The self is a key construct in several schools of psychology, especially in Self Psychology which was founded by Heinz Kohut and is the basis for most schools of body psychotherapy. Ideas are different for many theorist and in fields of study, but in general the self refers to the conscious reflective personality of a person. If we develop a higher thinking for ourselves, the beliefs and values between the real and ideal self will expand, and therefore we can make more developed morals and reasons, when we know who we are. The study of the self involves significant methodological problems, especially concerning consciousness. Some of these are taken up in philosophy of mind and metaphysics.
Major conceptualizations within the theory of the self include:
- Laing's "divided self" theory of schizophrenia
- Self Psychology by Heinz Kohut
- self control
- self disclosure
- self harm
- self help
- self image
- self monitoring
- self-perception theory of attitude change
- self-regulated learning
- self talk
A critique of the concept of selfhood
'Selfhood' or complete autonomy is a uniquely Western approach to psychology and models of self are employed constantly in areas such as psychotherapy and self help. Edward E. Sampson (1989) argues that the preoccupation with independence is harmful in that it creates racial, sexual and national divides and does not allow for observation of the self-in-other and other-in-self.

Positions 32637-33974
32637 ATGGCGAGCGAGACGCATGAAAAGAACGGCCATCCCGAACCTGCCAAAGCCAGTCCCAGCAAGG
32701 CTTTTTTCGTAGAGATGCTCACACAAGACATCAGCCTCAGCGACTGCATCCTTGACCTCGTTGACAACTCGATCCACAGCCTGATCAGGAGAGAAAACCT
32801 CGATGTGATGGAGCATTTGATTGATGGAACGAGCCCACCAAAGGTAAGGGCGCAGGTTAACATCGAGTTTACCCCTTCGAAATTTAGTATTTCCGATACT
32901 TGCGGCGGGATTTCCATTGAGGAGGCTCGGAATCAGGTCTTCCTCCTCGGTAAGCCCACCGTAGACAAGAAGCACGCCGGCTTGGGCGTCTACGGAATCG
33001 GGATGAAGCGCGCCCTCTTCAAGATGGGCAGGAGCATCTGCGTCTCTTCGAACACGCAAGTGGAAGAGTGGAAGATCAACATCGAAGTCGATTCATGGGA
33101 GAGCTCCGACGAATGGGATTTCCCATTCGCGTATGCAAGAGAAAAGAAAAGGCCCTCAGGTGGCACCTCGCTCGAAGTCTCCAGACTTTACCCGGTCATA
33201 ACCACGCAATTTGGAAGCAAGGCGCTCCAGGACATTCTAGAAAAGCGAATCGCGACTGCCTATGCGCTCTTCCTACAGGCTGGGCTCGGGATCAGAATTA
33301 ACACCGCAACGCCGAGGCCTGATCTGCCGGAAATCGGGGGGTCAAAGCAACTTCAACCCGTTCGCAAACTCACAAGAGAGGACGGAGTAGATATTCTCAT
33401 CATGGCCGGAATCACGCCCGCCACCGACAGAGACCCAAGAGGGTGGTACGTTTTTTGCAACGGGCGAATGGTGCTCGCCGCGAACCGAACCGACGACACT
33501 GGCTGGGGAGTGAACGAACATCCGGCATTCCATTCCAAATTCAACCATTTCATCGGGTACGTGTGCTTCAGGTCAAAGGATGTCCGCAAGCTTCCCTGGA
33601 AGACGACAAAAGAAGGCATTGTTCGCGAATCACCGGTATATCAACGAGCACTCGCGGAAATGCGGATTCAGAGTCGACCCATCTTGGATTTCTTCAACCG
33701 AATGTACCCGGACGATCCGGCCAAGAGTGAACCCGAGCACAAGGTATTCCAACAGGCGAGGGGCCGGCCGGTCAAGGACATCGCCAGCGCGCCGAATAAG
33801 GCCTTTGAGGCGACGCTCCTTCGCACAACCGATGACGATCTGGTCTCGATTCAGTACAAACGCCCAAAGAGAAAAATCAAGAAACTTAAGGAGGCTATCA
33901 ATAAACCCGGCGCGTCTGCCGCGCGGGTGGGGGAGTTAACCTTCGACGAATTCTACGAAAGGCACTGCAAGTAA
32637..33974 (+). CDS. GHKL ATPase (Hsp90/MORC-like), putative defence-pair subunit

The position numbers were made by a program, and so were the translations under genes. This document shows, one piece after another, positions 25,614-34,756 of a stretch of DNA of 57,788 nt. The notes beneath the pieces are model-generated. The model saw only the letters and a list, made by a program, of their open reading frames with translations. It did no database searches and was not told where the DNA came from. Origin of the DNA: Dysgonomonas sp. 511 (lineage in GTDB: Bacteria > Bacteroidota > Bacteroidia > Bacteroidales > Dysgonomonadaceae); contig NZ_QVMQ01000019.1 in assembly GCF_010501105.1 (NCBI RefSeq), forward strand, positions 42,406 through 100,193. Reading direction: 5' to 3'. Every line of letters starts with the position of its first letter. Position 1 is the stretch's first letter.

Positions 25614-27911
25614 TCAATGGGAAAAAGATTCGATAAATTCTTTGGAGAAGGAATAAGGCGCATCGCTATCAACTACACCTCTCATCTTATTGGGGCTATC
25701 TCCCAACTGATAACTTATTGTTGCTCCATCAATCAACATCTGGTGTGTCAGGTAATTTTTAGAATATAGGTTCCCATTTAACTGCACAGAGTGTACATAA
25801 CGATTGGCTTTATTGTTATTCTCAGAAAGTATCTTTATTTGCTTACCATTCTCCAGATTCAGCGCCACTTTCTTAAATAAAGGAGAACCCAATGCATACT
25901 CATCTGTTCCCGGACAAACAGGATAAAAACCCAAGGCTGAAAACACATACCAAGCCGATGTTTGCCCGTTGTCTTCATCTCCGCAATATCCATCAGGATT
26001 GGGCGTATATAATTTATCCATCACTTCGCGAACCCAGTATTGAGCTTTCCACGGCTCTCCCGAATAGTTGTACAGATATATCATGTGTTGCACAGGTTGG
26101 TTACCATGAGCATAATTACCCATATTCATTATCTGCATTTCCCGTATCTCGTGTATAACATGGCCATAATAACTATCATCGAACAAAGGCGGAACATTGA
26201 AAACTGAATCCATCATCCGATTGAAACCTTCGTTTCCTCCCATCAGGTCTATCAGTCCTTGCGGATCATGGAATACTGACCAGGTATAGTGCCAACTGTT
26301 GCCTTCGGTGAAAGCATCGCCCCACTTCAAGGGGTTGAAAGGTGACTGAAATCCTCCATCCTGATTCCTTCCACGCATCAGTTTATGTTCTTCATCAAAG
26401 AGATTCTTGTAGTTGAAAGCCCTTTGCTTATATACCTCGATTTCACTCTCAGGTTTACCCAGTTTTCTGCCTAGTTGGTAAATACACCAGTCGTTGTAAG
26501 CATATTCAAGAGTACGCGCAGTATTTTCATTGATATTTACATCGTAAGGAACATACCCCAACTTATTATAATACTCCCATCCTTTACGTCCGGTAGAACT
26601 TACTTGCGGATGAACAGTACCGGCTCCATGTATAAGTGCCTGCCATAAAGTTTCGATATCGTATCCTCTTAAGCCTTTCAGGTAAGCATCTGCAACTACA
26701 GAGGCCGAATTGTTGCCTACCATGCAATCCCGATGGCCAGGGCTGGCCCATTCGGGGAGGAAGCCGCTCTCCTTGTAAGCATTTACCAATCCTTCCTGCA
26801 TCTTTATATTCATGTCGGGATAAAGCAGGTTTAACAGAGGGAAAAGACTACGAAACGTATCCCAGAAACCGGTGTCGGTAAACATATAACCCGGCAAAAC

The very notion of selfhood is an attacked idea because it is seen as necessary for the mechanisms of advanced capitalism to function. In Inventing our selves: Psychology, power, and personhood, Nikolas Rose (1998) proposes that psychology is now employed as a technology that allows humans to buy into an invented and arguably false sense of self. Rose sees that freedom assists governments and exploitation.
It is said by some that for an individual to talk about, explain, understand or judge oneself is linguistically impossible, since it requires the self to understand its self. This is seen as philosophically invalid, being self-referential, or reification, also known as a Circular argument. Thus, if actions arise so that the self attempts self-explanation, confusion may well occur within linguistic mental pathways and processes.
- List of basic self topics
- Identity (social science)
- Self (philosophy)
- Self (sociology)
- Self Psychology
- Definitions of Various Self Constructs - Self-esteem, self-efficacy, self-confidence & self-concept
- Theory of Self - Proposed by an autistic to explain autism
- Discussion of Self – Page of the Emotional Competency website.cs:Bytostné Já
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